Romany writing portrays convey the Romany people’s tradition of strong community bonds and reflect the disintegration and/or loss of these; they speak of age-old traumas such as persecution, both civil and during wars; they mourn the disappearance of traditional lifestyle and values, call for a stronger adherence to the concept of romanipen (‘being a Rom’), and simultaneously celebrate the vast opportunities of today, stressing the utmost importance of education ... Their primary function is to record and inform, not to enlighten spiritually ... The autobiographical aspect is still overwhelming, allowing little space for hyperbole ...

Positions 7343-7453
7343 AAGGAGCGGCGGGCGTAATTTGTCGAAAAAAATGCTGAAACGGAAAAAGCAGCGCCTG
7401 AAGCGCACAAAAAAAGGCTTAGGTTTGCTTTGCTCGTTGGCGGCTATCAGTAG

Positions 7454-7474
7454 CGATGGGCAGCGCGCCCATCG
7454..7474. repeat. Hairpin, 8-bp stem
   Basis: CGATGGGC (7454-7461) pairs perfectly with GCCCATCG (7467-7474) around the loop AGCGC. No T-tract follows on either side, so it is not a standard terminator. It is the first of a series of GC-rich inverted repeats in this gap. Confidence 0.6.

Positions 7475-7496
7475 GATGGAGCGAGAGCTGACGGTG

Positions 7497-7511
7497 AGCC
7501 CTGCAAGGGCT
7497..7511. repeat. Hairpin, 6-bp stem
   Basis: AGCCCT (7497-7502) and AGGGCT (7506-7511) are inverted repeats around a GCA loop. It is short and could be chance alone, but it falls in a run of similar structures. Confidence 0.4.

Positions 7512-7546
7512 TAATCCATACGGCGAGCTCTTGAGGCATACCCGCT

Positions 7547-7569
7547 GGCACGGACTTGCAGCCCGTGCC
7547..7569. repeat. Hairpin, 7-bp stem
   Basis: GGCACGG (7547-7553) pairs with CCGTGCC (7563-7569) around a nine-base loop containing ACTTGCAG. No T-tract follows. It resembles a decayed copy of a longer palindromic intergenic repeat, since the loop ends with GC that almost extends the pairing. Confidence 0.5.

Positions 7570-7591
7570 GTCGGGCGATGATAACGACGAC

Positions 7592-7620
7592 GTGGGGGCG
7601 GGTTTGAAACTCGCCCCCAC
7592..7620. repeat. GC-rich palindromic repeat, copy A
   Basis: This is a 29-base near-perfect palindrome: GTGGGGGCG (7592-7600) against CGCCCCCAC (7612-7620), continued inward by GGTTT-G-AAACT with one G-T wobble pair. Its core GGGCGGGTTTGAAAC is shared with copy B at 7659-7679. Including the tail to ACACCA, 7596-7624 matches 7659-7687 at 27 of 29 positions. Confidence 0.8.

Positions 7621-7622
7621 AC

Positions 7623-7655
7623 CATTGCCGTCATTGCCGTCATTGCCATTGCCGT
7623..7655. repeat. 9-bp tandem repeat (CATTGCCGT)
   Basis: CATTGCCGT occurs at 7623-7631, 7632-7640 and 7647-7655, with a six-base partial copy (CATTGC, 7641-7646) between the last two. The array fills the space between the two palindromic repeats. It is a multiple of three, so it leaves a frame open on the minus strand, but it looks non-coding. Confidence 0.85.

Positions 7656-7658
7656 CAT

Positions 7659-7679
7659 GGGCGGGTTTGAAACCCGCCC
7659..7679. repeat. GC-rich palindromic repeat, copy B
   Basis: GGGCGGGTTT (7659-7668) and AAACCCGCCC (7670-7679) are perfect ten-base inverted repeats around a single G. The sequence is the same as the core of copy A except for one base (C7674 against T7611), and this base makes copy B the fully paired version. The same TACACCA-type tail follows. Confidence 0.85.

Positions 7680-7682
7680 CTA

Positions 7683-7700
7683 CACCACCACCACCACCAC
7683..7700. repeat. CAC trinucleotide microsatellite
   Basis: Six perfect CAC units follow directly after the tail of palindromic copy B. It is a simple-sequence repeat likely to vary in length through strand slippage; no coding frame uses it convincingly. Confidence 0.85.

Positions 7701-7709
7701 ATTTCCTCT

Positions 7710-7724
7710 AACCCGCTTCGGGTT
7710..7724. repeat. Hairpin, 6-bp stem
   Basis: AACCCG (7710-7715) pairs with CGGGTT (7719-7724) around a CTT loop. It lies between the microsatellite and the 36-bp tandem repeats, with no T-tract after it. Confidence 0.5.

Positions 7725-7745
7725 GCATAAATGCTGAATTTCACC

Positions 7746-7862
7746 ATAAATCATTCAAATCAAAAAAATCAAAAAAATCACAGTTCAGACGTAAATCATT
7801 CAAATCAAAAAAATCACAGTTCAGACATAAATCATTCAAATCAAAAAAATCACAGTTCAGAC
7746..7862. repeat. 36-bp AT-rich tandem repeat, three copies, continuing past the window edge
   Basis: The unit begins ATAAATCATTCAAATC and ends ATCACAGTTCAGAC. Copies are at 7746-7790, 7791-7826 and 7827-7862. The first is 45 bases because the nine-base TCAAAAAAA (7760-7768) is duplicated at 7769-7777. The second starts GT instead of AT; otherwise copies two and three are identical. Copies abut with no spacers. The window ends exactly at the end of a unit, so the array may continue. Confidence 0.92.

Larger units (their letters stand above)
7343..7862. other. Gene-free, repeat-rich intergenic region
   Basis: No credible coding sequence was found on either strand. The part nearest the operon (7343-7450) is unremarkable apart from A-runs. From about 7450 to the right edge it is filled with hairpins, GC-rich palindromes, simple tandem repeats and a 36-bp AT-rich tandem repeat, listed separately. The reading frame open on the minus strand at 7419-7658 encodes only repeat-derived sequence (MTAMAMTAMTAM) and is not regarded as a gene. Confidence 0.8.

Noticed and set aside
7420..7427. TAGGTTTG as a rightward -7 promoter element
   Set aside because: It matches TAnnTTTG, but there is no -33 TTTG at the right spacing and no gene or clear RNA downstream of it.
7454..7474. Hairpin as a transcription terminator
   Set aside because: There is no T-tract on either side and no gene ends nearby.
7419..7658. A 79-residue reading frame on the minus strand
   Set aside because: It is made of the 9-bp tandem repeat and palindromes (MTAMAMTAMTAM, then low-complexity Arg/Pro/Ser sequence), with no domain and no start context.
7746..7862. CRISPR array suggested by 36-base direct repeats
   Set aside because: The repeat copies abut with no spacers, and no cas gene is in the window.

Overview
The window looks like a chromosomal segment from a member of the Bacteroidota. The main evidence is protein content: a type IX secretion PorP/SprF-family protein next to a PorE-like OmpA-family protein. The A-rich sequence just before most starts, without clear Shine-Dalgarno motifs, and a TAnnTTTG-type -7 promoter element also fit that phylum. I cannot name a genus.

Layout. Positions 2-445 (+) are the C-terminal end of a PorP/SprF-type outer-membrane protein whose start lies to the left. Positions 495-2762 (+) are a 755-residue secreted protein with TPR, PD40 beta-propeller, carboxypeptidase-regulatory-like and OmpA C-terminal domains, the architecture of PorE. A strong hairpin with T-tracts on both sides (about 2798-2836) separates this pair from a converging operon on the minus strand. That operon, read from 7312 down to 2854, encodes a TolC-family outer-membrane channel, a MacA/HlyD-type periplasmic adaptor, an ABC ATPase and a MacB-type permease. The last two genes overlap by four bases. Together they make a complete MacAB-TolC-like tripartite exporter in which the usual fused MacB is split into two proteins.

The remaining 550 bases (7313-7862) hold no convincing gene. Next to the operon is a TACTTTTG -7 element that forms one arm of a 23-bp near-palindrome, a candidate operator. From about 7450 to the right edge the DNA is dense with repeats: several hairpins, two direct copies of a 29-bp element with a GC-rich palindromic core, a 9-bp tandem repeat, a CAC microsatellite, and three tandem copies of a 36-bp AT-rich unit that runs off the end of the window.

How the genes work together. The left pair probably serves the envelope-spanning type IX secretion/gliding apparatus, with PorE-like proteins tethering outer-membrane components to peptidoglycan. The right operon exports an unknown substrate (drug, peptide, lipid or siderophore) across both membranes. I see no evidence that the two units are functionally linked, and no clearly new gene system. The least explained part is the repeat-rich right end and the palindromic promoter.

From this article you could conclude that a group's myths and stories are more likely to be written down by its litterateurs than by the "folk" whose oral traditions they are. An undercurrent: "the Roma need some litterateurs!" But then in a profile of Ilona Ferková she identifies oral storytelling as one of the "certain traditional values" that Roma writers like to incorporate in their work. The short Ferková story that she's chosen introduces us to a Roma man in a hard-luck modern setting; he sits down with another character and tells him a story. The author writes down the story as if she's transcribing him. Conkers is a written record of an oral tradition with a bit of a fictional preface added. But the story is not transformed in a literary way. (Define "literary" for the moment as "an event that can only take place in writing.") It is only an oral story that happens to have crept onto paper. (The fictional preface, with the invented character, leaves it half-shifted into the purely fictional or literary, but the transition is incomplete. The characters in the two halves of the story -- Conkers the oral tale-teller, and then the husband in the tale he's telling -- have different thicknesses; one is invented by a single author the other, denser, has been assembled by a multitude. The told character is more substantial than the teller.) So then Ryvolová's call for literary Roma can be reiterated.